British colonialists undertook this task by trying to conquer India's nonwestern imagined communal populations by imposing Christianity upon them along with Western European normative social standards of behavior. In doing so, both the British colonialists and their elite indigenous Indian collaborators had left themselves wide open to a planned subversion by Indian indigenous nationalists.

Formulating nonwestern Indian nationalist liberation ideology required that indigenous Indian nationalists cultivate a way in which they could selectively incorporate certain necessary materialistic aspects (political, military, and economic) of Western modern culture into the nonwestern Indian national project and its discourse while rejecting others. By the mid-19th century, indigenous Indian nationalists had commenced a nonwestern Indian national liberation discourse and project in response to, and to counteract, all British colonial attempts to conquer, convert, and o denigrate India's public and private social domains. It was perceived to be many times more insidiously sinister, and it also was very embarrassing for India's indigenous male nationalists, to allow India's traditional culturally defined nonwestern private social sphere to be conquered and colonized along with also India's materialistic, public, political one. Chatterjee states the reason for this was:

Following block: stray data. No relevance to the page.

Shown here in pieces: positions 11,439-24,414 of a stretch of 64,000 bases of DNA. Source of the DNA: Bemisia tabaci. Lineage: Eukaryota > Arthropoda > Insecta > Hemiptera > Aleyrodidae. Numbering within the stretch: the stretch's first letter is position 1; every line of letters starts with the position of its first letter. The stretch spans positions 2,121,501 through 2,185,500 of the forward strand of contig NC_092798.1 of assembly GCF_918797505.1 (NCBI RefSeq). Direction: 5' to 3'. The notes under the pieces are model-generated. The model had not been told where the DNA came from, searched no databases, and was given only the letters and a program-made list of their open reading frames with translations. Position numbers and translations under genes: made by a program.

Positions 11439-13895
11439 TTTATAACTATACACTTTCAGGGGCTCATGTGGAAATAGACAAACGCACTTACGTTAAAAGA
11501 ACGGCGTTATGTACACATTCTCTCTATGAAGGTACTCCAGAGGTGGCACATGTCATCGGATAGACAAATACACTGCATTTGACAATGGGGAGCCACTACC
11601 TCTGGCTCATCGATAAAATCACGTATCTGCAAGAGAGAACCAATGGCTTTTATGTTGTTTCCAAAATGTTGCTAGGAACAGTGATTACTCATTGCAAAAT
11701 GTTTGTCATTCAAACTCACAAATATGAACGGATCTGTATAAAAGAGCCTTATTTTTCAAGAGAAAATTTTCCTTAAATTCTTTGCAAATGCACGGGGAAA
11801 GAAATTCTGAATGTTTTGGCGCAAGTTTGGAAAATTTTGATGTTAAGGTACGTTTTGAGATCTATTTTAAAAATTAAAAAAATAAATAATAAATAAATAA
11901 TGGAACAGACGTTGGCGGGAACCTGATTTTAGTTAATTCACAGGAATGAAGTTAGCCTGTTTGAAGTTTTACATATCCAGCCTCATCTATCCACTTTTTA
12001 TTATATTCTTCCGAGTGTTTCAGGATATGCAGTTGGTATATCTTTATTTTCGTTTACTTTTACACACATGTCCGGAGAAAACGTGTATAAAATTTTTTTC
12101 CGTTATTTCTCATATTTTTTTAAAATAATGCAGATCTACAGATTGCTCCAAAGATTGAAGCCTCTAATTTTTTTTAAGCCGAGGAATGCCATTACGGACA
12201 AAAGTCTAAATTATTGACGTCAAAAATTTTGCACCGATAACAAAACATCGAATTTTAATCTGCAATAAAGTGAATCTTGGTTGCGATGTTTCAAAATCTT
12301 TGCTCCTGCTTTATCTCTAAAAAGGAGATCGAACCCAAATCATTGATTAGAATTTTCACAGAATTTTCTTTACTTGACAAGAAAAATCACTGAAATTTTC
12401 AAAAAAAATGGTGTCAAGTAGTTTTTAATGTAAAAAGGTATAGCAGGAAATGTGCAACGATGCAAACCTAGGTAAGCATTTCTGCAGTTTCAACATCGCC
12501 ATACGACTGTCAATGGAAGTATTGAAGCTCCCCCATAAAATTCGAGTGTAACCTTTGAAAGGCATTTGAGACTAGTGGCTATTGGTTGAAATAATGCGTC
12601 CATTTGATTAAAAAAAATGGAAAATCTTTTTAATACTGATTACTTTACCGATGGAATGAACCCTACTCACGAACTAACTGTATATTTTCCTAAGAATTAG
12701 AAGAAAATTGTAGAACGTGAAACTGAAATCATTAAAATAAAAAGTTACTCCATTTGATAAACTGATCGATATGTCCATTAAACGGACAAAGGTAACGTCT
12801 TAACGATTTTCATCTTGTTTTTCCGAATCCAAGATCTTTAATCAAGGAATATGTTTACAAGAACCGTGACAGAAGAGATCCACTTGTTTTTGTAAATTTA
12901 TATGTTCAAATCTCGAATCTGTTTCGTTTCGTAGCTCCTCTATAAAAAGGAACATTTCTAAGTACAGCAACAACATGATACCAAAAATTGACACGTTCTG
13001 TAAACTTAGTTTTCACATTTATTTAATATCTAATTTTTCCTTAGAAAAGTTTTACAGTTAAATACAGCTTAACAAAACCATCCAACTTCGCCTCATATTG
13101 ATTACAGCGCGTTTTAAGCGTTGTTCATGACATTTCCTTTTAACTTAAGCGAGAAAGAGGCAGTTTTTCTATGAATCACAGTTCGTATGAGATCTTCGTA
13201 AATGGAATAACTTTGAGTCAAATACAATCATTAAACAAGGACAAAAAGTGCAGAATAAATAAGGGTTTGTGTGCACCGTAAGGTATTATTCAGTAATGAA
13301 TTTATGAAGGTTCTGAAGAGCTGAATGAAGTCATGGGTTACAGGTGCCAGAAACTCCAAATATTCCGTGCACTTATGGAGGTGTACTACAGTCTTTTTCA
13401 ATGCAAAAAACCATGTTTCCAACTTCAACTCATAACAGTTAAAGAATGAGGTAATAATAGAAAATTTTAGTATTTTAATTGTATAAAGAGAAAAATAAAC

"The [materialistic world] was a place where the European power had challenged the non-European peoples and by virtue of its superior material culture, had subjugated them. But it had failed to colonize [India's] inner, essential, identity of the East which lay in its distinctive and superior spiritual culture. That is where the East was undominated, sovereign, and master of its own fate. For a colonized people the world was a distressing [and embarrassing] constraint [especially for Indian males attempting to maintain their masculinity] forced upon it by the fact of its material weakness. It was a place of daily humiliation, a place where the norms of the colonizer had to be accepted…No encroachments of the colonizer must be allowed [by Indian males if they were to maintain dignity under colonial oppressive conditions] in that inner sanctum. In the world, imitation and adaptation to Western norms was a necessity; at home, they were tantamount to annihilation of ones very [Indian male identity]." (15)